Jahan Cross is the “Death” of the party? GONK takes a look at this week’s Star Wars comic release: Agent of the Empire – Iron Eclipse #2.
Out this week is the second issue of the new Star Wars: Agent of the Empire series. How will the 007 of the galaxy far, far away fare in this second part of the ‘Iron Eclipse’ story? Spoilers ahead!
Having arrived in Corporate Space, agent Jahan Cross uses his diplomatic cover to attend a fancy soiree to gather intel on the influential Stark family in his mission to find out what ‘Iron Eclipse’ is. While charming not one, but two of the Stark women, Cross also antagonizes Iaclyn Stark, the young new head of the Stark business fortune, and Emesh Nar, Iaclyn’s friend and the Imperial ambassador’s attache. Accompanying Iaclyn’s stepmother, Dah’lis, the former Nautolan dancer, home, he learns a bit about her late husband’s projects while in the hot tub with her, before getting ambushed by Iaclyn.
When Cross comes to, he’s being arrested as a suspect in Dah’lis murder, and according to the Imperial embassy, he’s been disavowed, so his diplomatic immunity’s been pulled. As he’s being escorted into custody, Cross breaks free, and with a little help from Elli, Iaclyn’s younger sister, he steals an expensive speeder break and zips through the house. Trying to determine the depth of Iaclyn’s frame job, Cross calls his droid IN-GA but she is shut down by Nar at the Imperial embassy. With the local law enforcement in pursuit, Cross continues his high speed escape and realizes that he’s on his own.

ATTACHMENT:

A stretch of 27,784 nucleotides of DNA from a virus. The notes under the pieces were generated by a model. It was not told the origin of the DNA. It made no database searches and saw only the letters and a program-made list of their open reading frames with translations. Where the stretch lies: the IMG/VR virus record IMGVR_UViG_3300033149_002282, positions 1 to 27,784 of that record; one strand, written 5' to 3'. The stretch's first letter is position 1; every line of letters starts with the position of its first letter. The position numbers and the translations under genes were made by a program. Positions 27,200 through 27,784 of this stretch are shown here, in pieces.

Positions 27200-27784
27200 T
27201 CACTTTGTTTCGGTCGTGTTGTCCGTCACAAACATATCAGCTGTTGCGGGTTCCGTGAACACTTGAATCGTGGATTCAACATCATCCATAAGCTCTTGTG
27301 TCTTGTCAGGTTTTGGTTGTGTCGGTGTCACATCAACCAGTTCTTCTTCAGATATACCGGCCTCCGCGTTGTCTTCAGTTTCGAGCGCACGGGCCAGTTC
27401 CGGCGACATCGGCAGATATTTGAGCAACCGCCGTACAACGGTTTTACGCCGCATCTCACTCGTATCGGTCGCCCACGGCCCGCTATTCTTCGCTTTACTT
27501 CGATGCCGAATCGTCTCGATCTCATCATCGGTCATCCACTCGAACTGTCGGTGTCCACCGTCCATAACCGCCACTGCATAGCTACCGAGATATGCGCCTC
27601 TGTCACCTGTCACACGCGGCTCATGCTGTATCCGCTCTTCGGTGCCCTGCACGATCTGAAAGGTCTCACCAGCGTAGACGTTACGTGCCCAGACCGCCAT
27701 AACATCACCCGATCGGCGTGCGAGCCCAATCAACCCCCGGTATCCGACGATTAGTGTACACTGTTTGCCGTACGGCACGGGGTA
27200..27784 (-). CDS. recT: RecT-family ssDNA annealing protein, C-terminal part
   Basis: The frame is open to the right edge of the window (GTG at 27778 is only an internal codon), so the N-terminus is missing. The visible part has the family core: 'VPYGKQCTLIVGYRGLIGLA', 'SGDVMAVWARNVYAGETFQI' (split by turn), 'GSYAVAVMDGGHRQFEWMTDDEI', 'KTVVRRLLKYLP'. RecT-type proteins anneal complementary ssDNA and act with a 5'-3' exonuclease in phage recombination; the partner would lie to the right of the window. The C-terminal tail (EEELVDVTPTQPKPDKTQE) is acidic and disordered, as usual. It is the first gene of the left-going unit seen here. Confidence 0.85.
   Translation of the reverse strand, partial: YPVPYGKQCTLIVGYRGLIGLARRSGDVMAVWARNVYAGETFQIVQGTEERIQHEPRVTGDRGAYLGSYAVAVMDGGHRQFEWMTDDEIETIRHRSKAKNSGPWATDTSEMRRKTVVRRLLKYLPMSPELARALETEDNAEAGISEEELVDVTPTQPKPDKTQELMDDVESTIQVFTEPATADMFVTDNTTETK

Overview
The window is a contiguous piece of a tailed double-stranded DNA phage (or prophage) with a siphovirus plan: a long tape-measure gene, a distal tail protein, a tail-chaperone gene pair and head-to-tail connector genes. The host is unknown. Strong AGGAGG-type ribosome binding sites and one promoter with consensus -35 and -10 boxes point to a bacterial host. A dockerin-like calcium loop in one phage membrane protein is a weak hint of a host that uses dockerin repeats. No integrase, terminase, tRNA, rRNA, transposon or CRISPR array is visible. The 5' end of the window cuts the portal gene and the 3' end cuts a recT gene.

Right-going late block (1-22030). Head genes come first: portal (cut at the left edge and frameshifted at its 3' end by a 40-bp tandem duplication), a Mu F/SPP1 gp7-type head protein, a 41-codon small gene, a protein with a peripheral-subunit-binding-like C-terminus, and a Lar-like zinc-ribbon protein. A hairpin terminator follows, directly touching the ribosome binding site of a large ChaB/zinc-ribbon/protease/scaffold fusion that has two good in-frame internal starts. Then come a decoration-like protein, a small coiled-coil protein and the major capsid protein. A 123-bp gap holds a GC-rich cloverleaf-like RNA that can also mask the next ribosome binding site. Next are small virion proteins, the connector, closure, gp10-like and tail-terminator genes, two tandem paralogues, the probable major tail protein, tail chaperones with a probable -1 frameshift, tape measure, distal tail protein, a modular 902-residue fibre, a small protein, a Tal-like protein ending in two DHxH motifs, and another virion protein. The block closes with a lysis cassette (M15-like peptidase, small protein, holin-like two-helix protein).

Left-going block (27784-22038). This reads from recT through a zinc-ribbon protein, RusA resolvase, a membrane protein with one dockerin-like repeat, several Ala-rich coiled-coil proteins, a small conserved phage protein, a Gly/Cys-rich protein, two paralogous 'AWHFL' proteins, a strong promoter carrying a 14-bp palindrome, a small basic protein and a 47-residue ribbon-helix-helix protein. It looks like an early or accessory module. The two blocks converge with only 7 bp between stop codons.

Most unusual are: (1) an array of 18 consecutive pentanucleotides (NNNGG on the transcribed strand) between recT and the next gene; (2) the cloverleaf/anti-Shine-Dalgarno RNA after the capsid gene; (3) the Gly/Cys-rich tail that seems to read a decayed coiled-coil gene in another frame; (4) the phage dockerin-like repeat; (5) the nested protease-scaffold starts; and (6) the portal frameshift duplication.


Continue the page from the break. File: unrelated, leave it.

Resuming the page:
Writer John Ostrander continues his James Bond of the Galactic Empire approach very solidly with this issue – from seeing Cross as the secret agent getting his mission and gadgets in the opening issue, we now have Cross play the role of the suave ladies’ man in the tuxedo (and out of it) and getting into a common trope for the super-spy genre, the agent framed and on the run. While the local cops are quick to give chase, knowing Iaclyn’s influence, one detective who ran into Cross earlier in the streets, Lt. Myrsk, may not be so quick to accept Cross’ involvement. Pushing the PG envelope here, Stephane Roux shows his talent for drawing bodies, both female and male, and also his depiction of alien species (Dah’lis, Myrsk, some of the soiree attendees) work well. While the unarmed combat scenes go well, the scenes with the speeder bike flying around in the house seems a little disjointed.
The action and story flow well together, though I’m hoping for a little bit of a break from the Bond formula, and I think we get a hint of that in the character bios page at the end – one player is hinted at being not quite in the mold as the 007 cast.